4:45 pm EDT, May 10, 2017

‘The Dark Prophecy’ by Rick Riordan offers up plenty more mythological adventure (+ giveaway)

Read our review of The Dark Prophecy by Rick Riordan and enter a giveaway to win a copy of the book, along with a Trials of Apollo journal and pen!

About ‘The Dark Prophecy’

Zeus has punished his son Apollo–god of the sun, music, archery, poetry, and more–by casting him down to earth in the form of a gawky, acne-covered sixteen-year-old mortal named Lester. The only way Apollo can reclaim his rightful place on Mount Olympus is by restoring several Oracles that have gone dark. What is affecting the Oracles, and how can Apollo/Lester do anything about them without his powers? After experiencing a series of dangerous–and frankly, humiliating–trials at Camp Half-Blood, Lester must now leave the relative safety of the demigod training ground and embark on a hair-raising journey across North America. Fortunately, what he lacks in godly graces he’s gaining in new friendships–with heroes who will be very familiar to fans of the Percy Jackson and the Olympians and Heroes of Olympus series. Come along for what promises to be a harrowing, hilarious, and haiku-filled ride…

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‘The Dark Prophecy’ book review

The second book in the Trials of Apollo series is here and it brings back the faces we’ve gotten accustomed to for the latest installment in the Percy Jackson world. Apollo leads the charge as an arrogant albeit good god-turned-human. He’s a work in progress, and this book continues that journey for him. Leo and Calypso’s greatest moments are when they’re together, although Riordan does a fine job of reminding us they each have their own personality and talents. Apollo and Calypso’s relationship is particularly interesting, especially as we see them grow as friends.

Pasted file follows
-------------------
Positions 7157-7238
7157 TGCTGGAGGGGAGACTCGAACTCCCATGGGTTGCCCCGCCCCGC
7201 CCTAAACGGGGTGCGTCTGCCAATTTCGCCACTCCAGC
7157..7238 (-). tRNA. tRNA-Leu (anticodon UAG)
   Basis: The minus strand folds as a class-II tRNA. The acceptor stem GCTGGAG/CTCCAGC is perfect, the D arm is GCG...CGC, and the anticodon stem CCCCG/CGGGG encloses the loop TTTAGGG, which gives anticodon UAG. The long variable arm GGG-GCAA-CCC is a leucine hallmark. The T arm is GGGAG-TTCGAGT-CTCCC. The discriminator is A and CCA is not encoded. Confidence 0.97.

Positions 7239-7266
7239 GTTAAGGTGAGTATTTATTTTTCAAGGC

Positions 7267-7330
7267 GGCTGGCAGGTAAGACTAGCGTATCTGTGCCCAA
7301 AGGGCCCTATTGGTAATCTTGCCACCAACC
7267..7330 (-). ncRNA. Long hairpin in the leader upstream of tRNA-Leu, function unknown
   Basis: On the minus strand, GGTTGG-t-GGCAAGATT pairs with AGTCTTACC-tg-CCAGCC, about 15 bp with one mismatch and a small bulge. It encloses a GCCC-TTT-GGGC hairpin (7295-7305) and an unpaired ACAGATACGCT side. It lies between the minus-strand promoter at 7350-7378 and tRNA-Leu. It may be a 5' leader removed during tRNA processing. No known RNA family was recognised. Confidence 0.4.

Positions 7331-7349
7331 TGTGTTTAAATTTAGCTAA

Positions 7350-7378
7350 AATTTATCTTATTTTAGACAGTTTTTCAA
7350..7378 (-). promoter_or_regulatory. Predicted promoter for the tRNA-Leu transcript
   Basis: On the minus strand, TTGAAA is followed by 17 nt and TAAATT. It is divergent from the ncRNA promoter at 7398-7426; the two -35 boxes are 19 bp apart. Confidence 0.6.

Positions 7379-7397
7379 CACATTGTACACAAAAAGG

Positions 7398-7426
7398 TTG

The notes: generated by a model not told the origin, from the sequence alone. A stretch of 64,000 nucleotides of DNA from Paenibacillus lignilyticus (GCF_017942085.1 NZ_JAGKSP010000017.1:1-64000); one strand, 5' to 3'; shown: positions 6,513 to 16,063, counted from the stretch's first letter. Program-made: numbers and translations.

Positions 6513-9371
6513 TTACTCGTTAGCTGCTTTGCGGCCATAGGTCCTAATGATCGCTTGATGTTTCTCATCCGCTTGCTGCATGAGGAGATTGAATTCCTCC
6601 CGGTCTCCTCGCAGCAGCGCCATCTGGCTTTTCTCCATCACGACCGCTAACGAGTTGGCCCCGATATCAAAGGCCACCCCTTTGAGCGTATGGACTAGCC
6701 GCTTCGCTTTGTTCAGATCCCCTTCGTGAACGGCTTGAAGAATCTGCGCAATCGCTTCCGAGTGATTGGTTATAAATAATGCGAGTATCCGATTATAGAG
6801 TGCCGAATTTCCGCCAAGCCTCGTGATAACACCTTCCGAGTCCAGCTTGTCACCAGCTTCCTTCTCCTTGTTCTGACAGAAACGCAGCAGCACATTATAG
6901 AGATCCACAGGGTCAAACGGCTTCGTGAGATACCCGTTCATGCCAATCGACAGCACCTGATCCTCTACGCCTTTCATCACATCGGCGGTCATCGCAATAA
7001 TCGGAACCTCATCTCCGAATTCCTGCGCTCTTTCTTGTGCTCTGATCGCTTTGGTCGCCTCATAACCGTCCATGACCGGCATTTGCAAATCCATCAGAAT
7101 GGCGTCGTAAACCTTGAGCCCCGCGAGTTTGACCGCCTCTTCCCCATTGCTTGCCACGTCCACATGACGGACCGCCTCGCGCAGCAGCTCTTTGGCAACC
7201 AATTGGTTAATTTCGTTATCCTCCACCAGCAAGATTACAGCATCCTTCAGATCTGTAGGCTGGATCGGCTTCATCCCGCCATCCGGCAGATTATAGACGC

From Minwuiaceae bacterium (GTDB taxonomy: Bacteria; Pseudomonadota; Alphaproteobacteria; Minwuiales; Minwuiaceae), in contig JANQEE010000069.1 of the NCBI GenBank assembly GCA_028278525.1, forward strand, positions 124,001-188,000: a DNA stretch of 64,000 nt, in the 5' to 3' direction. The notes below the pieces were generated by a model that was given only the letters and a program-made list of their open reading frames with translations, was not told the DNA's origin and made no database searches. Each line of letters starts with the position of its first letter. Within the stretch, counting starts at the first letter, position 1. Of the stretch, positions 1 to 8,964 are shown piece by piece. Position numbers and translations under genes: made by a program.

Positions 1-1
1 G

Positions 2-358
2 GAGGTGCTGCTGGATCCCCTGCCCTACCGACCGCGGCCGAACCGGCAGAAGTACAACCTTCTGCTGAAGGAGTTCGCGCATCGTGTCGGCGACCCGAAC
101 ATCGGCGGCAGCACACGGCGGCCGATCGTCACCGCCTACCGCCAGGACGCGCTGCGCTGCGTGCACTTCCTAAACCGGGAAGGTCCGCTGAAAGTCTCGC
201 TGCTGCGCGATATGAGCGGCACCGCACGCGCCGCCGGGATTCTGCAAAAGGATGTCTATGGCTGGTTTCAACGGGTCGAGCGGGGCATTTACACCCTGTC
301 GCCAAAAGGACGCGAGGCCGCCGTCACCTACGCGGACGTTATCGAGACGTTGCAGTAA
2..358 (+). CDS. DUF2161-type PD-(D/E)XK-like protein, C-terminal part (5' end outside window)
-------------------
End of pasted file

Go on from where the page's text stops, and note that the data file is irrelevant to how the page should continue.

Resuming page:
It wouldn’t be a Rick Riordan book without plenty of mythology, and you get that in The Dark Prophecy. We meet new gods with interesting quirks and formidable powers. We also get more history lessons in the form of the Roman emperors of old. They pose a powerful threat, although they’re instilled with Riordan’s typical humor. He always finds a way to balance the silly with the serene.

There are plenty of new characters as well, and the author continues his trend of portraying life’s diversity, whether that’s to do with skin color, sexual orientation, or religion. It never feels forced; in fact it feels like a truer snapshot of the world than most books ever attempt to display. He has a way of making his stories about people first and foremost, not the labels society places upon them.

Trials of Apollo: The Dark Prophecy does feel like it’s a stepping stone to the next book, but it offers plenty on its own. Apollo further learns what it means to be human and we see an expansion of the world we’re already familiar with. Percy Jackson’s universe is already chock full of incredible characters and fascinating scenarios, but fans (this one included) are always looking for more–more development, more secrets, more adventure–and the latest installment of Rick Riordan’s third Greek and Roman mythology series certainly provides that.

‘The Dark Prophecy’ God of Poetry prize pack

One winner will receive a copy of The Dark Prophecy as well as a Trials of Apollo pen and pocket journal.

Giveaway open to US addresses only. Prizing and samples provided by Disney-Hyperion.

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